Home Sales Poised to Dip After Tax-Credit Rush

October home sales jumped, but we could be in for a setback in the coming months.

By SHARE

Although home sales surged last month, many housing experts—and even real estate agents' own trade group—are expecting the market to retrench in the coming months as the jolt from a tax incentive's previously impending deadline subsides. On a seasonal basis, existing home sales jumped 10 percent last month from September and nearly 24 percent from October 2008, the National Association of Realtors reported Monday. But along with declining prices and attractive mortgage rates, sales were goosed by home buyers scrambling to close transactions before the original November 30 deadline for the $8,000 first-time home buyer tax credit, experts say. As that impact wears off, "we expect a partial reversal in December and early next year," Michelle Meyer, an economist at Barclays Capital, said in a report. Here are four things you need to know about the development:

1. Prices, Rates, Credit: Home sales were driven higher by three key factors. First, homes continue to get cheaper. The median price of an existing home in October dropped 7 percent from a year earlier. Meanwhile, 30-year, fixed mortgage rates were extremely attractive during the month, falling to 4.95 percent from 5.06 percent in September. On top of that, sales got a kick thanks to the first-time home buyer tax credit, which was originally scheduled to expire at the end of this month. "We think the story here is that people were rushing to complete transactions—the numbers are captured at the point of sales closing—ahead of the then scheduled expiration of the first-time buyer tax credit," Ian Shepherdson, chief US economist of High Frequency Economics, said in a report. However, on November 6, the president signed legislation pushing the tax credit's closing deadline back to the end of June and making most current home owners eligible for a similar perk of up to $6,500.

[Check out Expanded First-Time Home Buyer Tax Credit Becomes Law.]

2. Inventory: Higher home sales are helping the market chew through NAR's inventory of unsold existing homes, which has been putting downward pressure on home prices for some time. The current seven-month supply of existing homes on the market is sharply lower than the 11-month supply of November 2008. But because many foreclosed homes aren't accounted for in its data, NAR's figures alone don't provide an adequate picture of inventory levels. Instead, Patrick Newport, US economist at IHS Global Insight, prefers the Census Bureau's homeowner vacancy rate. This figure—which reflects the number of vacant homes on the market—stood at 2.6 percent at the end of the third quarter. A rate of 1.7 percent is considered normal. Furthermore, a huge number of properties will be lost to foreclosure and add to the inventory in the coming years. The Mortgage Bankers Association said last week that 1 in every 7 American mortgages was either delinquent or in foreclosure through September. And Mark Zandi, the chief economist at Moody's Economy.com, projects that 3 million foreclosure sales will occur in 2010 and 2011.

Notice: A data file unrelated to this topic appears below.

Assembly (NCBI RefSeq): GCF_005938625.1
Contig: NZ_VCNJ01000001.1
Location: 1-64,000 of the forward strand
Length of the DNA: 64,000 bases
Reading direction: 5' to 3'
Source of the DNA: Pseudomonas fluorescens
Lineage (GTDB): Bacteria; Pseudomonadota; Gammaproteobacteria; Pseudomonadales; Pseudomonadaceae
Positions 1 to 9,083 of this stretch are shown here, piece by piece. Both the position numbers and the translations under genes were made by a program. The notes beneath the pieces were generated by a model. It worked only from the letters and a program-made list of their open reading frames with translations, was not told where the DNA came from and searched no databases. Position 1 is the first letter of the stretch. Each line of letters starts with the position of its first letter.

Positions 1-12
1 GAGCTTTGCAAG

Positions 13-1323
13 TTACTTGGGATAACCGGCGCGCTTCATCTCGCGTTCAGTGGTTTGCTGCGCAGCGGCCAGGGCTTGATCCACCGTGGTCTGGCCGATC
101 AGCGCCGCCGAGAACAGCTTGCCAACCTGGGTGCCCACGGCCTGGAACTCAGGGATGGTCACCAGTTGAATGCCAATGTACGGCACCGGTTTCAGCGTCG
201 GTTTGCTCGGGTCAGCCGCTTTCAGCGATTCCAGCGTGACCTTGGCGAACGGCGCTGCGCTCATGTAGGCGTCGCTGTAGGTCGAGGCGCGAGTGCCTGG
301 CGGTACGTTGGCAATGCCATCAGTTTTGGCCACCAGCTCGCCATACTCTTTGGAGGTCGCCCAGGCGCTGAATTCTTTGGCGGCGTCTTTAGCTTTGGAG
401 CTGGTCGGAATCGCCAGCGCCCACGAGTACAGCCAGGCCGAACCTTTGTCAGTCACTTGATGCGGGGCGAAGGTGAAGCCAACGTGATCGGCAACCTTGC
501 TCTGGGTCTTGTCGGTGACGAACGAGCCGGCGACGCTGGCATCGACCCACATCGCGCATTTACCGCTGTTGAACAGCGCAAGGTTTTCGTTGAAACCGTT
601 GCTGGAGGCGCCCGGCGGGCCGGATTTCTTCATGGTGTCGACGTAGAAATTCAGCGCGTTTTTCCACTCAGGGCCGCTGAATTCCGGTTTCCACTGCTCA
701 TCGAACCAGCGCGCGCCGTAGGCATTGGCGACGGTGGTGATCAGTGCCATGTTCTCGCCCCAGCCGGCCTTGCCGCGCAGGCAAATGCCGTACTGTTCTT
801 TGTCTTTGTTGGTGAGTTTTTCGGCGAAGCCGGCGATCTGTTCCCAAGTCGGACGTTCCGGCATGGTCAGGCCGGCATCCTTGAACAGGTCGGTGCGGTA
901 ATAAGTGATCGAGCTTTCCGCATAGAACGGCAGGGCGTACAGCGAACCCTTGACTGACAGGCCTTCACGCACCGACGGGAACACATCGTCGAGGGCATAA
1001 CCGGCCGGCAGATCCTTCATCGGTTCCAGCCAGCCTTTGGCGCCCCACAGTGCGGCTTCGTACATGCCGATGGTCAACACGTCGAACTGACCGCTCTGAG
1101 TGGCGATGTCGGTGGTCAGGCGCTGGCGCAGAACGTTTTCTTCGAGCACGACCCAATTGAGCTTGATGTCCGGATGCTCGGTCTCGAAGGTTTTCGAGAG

[See Why Foreclosures Rise Even as the Economy Expands.]

3. Trouble Ahead: Some observers say the rush to finish transactions before the tax credit's original deadline may keep home sales elevated in November as well. But there are signs that sales may take a hit from there. The MBA's seasonally adjusted purchase index for the week ending November 6 dropped to its lowest mark since December 2000. "We expect home sales to give back some of the extraordinary increases posted in recent months," economists at Goldman Sachs said in a report. As the jolt from the tax credit scramble fades, even NAR is lowering expectations. "With such a sale spike, a measurable decline should be anticipated in December and early next year," NAR Chief Economist Lawrence Yun said.

[Check out Are Home Sales Headed for a Late Fall Slide?]

4. 2010 outlook: The first-time home buyer tax credit has persuaded some buyers to make their purchase sooner than they otherwise would have, Newport said. And at some point, the market will take a hit reflecting that. "The first tax credit shifted sales from 2010 into 2009, and the second will shift sales from the second half of 2010 into the first," Newport said in a report. "We project that sales will drop in the first quarter of 2010, payback from the first tax credit. Sales will take a second hit in the third quarter of 2010, payback from the second tax credit. Overall, sales in 2010 will be about the same as in 2009."